Bob Sachs said "Back in February we looked at a time frame which has long since passed". He said "One thing is to make sure there is a full time, dedicated group of negotiators".
Mr. Sachs said "We've fallen behind the time frame the Minister and the Chief talked about". He said "This has caused me personally a great deal of frustration".
Mr. Sachs said "I want to proceed as fast as possible on the technical stuff". He said "I want to proceed in an accelerated time frame and that hasn't taken place".
Mr. Wouters offered "I can commit full time people to speed things up". He said "We can set some deadlines".
Mr. Siddon said "One of the things that didn't happen is that we haven't had a (Ministers and Chief) meeting since February". He said "I have a time frame in mind too". He said "There will be an election in the next year". He said "I want a solution by then".
Mr. Siddon said "I want to take to Cabinet in September a settlement proposal". He said "I hope to sign a memorandum of understanding in August that I can take to Cabinet, that Mr. Fowler can take to the Provincial Government and that Chief Ominayak can take to the Lubicon people".
Mr. Siddon said "I'm not interested in playing to the media". He said "I can do that just as effectively as you can but I'm not interested in playing to the media". He said "I'm interested in solving problems".
Mr. Siddon repeated "I'd like to have a memorandum of understanding in August, go to Cabinet in September and start construction in the spring".
Chief Ominayak said "We can sign the Lubicon draft settlement agreement right now and save time". He said "It's already drafted in agreement form".
Mr. Fowler said "Mr. Siddon has explained that we can't break the laws of the land". He said "We still need to find a process". He said "I believe in my heart that we can do that". He said "The Lubicons may not get everything they want, and the two Governments may give more than they think they have to, but somehow, someway we have to find a way to give the Lubicons what they need".
Mr. Fowler said "We can't do it in one or two years". He said "That's why we have programs in place to help over time".
Mr. Fowler repeated "We have to get a process in place".
Chief Ominayak said "We need a process which will enable the Lubicon people to achieve a fair and just settlement".
Mr. Siddon said "I want to make it clearly understood that I have no hesitation to talk to the press". "But", he said, "my recollection is that we weren't going to negotiate in the press". He said "We had the understanding that we would refrain from negotiating in the press".
Mr. Siddon said "We have to find a solution". He said "I suggest that we meet again at the end of June". He repeated "I hope to sign a memorandum of agreement at the end of August".
Chief Ominayak said "In closing, as far as the media is concerned, I wish you would keep in mind last November when you asked me for a private, confidential, off-the-record meeting with no media involved or informed and then met with the Editorial Board of the Edmonton Journal immediately before our meeting, told them about our meeting, implied falsely that I'd requested the meeting, told them that the take-it-or-leave-it offer wouldn't be changed except to be reduced to take into account the Woodland Cree and so on".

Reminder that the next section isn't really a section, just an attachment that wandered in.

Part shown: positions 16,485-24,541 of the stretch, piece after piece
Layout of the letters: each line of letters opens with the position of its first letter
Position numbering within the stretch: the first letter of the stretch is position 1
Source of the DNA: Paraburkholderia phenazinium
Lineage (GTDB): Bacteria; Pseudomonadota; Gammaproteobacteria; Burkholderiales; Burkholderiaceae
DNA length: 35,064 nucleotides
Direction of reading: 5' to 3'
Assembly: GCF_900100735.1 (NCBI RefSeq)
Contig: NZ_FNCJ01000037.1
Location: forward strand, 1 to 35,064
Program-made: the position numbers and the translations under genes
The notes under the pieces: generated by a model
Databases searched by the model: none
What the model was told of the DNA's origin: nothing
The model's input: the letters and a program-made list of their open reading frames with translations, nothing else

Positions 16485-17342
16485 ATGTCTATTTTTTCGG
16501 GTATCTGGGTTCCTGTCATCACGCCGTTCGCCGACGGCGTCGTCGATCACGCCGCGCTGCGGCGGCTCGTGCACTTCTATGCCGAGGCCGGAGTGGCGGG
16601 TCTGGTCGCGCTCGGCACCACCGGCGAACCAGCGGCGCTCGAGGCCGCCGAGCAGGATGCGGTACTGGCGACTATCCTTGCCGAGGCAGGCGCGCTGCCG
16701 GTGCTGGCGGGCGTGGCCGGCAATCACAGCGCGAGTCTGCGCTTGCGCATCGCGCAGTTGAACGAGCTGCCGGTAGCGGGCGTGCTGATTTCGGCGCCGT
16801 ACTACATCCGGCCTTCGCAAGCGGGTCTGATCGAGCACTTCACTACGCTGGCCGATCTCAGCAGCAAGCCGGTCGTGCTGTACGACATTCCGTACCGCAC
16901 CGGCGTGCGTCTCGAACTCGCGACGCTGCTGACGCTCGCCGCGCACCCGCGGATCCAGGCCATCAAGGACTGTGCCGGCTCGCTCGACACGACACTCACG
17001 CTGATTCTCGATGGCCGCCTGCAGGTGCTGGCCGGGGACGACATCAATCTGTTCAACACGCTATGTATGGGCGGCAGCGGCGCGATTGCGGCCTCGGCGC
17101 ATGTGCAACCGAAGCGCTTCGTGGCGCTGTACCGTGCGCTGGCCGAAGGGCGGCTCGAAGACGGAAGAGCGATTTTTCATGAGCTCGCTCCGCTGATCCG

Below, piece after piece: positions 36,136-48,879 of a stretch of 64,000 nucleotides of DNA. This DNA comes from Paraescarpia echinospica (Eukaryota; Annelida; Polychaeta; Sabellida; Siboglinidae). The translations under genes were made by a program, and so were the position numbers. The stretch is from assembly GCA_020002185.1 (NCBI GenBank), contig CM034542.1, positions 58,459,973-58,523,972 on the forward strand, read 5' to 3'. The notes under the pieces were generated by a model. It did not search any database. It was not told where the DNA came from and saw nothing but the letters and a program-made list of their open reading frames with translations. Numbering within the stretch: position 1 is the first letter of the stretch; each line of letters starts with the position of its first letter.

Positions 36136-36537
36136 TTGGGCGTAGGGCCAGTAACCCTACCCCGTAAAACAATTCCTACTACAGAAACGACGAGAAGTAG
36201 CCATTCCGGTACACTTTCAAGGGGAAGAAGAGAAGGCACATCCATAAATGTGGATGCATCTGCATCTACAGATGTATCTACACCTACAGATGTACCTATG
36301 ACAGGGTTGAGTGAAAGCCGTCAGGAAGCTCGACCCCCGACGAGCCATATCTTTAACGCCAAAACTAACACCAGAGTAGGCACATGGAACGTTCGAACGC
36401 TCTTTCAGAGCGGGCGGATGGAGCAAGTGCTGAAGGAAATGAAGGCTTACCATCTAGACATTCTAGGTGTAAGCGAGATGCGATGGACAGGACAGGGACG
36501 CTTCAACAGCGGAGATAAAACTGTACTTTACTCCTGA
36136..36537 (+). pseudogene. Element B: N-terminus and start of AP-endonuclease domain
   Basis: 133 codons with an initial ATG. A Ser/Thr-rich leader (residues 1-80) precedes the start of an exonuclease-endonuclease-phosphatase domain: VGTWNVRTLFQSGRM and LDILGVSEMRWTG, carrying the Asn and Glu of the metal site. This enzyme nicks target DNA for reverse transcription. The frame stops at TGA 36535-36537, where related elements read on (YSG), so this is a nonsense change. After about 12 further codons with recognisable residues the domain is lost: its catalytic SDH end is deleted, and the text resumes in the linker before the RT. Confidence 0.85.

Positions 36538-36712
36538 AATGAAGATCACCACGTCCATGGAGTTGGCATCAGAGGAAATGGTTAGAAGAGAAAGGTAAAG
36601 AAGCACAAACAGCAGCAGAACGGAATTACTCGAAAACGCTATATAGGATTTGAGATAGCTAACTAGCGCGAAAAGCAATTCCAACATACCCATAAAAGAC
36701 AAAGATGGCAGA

Mr. Siddon said "I was only trying to help the people of Edmonton hear the other side of the story". He said "It hasn't happened since".
Chief Ominayak said "Mr. Wouters has since had a private, confidential meeting with the senior management of the CBC".
Mr. Siddon said "I can guarantee that won't happen again".
Chief Ominayak asked again for a detailed response to the Lubicon draft settlement agreement.
Mr. Siddon said "We will provide it but we won't necessarily agree with you".
Chief Ominayak asked again for assurance that Lubicon settlement items will be included in the terms of reference of the independent cost assessor.
Mr. Siddon said "We can include them but we won't necessarily agree with what the independent cost assessor says".
Mr. Siddon said "Under the new funding agreements, the Chief and Council decide how they want to spend money".
Chief Ominayak said "That's exactly what we're doing". He said "That's why we prepared and presented our draft settlement agreement".
Mr. Siddon said "The figure we've worked up is for a fully modern community at about $30 to $35 million". He repeated "It will be the equivalent of any in Canada". He said "If you want to spend the money in different ways that's your decision".
Chief Ominayak said "We can't make $200 million out of $35 million".
Mr. Siddon said "I'm only talking about community construction".
Chief Ominayak asked Mr. Fowler about previous Provincial commitments.
Mr. Fowler said "Any commitment made by the Province still stands".
Chief Ominayak said "The Premier told me $10 million which has since shrunk to $5 million".
Mr. Fowler said "My understanding was $5 million". "But", he said, "I will discuss it with Premier Getty". He said "The Premier has said many times that he's totally bound by whatever agreement he made".
Chief Ominayak said "Thank you for coming but I don't know if we're any further ahead".
Mr. Siddon said "We've heard each other".
Mr. Fowler said "Mr. Siddon has promised you a detailed reaction". He said "I think you have a right to it". He said "We won't necessarily agree".
Mr. Fowler said "I also would like a commitment to meet again in four weeks".